Nassau turns to PE bonds for investment capital
Nassau Financial Group is following the lead of a Singapore sovereign wealth fund into the fledgling asset-backed securities class of private-equity bonds.
According to a presale report from Fitch Ratings, Nassau is marketing $263 million in bonds through a collateralized fund obligation (CFO) structure that will pay noteholders from the proceeds of the private-equity fund investments of affiliate Nassau Life Insurance Co.
The Nassau CFO will include two classes of investor notes, to be paid through the cash distributions raised from the income generated by 1,273 underlying investments (including proceeds from exited positions) held by 109 private-equity U.S. funds. The diversified portfolio of funds, which are aged an average of six years, covers about 69 fund managers.
Nassau 2019 CFO LLC is similar to the popular Astrea IV and Astreea V Pte. Ltd. PE bond offerings sponsored by an asset management affiliate of Singapore’s government-owned commercial investment vehicle Temasek Holdings in 2018 and 2019. (Astrea IV was reportedly oversubscribed 7.4 times.)
The funds include a variety of buyout, mezzanine/debt and venture strategy investments of mostly smaller and midsize managers, according to Fitch.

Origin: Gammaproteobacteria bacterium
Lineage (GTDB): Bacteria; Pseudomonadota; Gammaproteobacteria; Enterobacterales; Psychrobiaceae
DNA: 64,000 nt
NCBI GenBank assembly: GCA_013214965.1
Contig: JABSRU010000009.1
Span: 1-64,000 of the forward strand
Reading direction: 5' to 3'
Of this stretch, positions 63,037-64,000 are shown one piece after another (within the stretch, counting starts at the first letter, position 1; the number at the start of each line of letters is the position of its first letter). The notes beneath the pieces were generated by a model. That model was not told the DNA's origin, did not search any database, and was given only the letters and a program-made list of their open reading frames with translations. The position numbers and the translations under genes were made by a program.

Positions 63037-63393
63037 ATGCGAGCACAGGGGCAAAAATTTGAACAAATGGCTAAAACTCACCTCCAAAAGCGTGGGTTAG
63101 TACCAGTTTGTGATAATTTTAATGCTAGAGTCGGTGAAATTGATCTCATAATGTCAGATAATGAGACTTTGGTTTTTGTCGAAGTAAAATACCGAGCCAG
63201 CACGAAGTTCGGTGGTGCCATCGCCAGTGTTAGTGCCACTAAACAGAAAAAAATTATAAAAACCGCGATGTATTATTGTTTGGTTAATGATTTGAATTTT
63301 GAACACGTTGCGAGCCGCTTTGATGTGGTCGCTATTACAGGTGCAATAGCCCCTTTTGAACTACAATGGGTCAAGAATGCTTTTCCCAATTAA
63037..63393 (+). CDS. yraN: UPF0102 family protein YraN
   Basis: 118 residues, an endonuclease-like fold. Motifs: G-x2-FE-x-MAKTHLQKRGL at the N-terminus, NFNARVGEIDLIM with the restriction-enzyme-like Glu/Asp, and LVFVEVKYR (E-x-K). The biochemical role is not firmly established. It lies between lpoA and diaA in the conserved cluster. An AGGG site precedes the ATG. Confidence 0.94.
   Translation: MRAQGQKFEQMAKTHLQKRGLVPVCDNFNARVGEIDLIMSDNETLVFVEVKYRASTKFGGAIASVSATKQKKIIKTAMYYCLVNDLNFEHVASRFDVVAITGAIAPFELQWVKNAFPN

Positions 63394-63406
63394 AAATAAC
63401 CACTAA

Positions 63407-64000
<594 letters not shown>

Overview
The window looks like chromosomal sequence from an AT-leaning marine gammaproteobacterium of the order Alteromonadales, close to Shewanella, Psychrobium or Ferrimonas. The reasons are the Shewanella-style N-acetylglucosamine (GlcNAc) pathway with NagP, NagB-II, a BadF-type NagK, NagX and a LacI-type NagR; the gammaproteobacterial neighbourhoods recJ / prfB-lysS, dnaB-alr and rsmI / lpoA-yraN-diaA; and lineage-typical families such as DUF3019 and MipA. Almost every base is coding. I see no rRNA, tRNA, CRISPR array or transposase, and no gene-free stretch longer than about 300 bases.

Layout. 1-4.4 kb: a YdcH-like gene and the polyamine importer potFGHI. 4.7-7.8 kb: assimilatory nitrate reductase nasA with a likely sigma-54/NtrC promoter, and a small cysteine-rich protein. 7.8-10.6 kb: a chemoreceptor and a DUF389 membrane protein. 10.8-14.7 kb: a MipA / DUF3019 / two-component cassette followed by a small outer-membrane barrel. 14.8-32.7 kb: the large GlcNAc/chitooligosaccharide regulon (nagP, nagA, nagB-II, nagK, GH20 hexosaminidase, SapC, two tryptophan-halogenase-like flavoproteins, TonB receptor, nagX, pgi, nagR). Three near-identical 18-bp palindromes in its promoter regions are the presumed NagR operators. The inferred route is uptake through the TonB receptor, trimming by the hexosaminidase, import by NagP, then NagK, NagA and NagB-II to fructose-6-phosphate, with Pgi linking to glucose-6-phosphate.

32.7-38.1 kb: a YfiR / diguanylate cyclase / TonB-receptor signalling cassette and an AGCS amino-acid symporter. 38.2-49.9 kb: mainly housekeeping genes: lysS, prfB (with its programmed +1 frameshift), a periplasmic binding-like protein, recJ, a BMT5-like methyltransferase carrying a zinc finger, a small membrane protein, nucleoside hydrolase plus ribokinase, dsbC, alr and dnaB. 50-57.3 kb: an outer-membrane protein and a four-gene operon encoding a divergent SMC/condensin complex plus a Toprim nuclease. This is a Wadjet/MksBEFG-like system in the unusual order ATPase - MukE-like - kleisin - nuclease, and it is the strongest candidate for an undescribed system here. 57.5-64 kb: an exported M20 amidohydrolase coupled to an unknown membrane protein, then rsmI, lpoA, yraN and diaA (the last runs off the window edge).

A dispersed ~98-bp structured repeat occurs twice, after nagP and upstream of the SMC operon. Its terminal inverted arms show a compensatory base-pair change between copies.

The notes are structured as short-term investments that are scheduled to amortize in approximately two years and nine months, according to the Fitch presale report. But they feature a 15-year legal maturity “which could be supportive in weathering a potential market downturn,” Fitch’s report stated.
The new deal will be “largely static,” according to a presale repot from Fitch Ratings, since the manager (Nassau Alternative Investments) is not allowed to reinvest in new funds after the deal closes.
The $187.8 million in a Class A tranche notes and $75.2 million in a Class B tranche notes total about 70% of the net asset value of the portfolio of $375.7 million in funded commitments and $79.3 million in unfunded commitments (as of June 30). The deal also includes a$112.7 million equity stake.
The difference provides “a sufficient level of credit enhancement” that support a preliminary A rating on the Class A notes and BBB for the Class B notes, according to Fitch. Fitch cautiously caps the ratings at single-A on CFOs “[g]iven the uncertain nature of PE fund distributions and the reliance on market valuations” of the underlying investments.
The notes also are supported by an initial $30 million loan facility that will step down over the life of the transaction. The loan facility will be used to fund capital calls, interest payments and expenses in the event of a cash shortfall as well as provide liquidity backup for potential amortization triggers in the deal.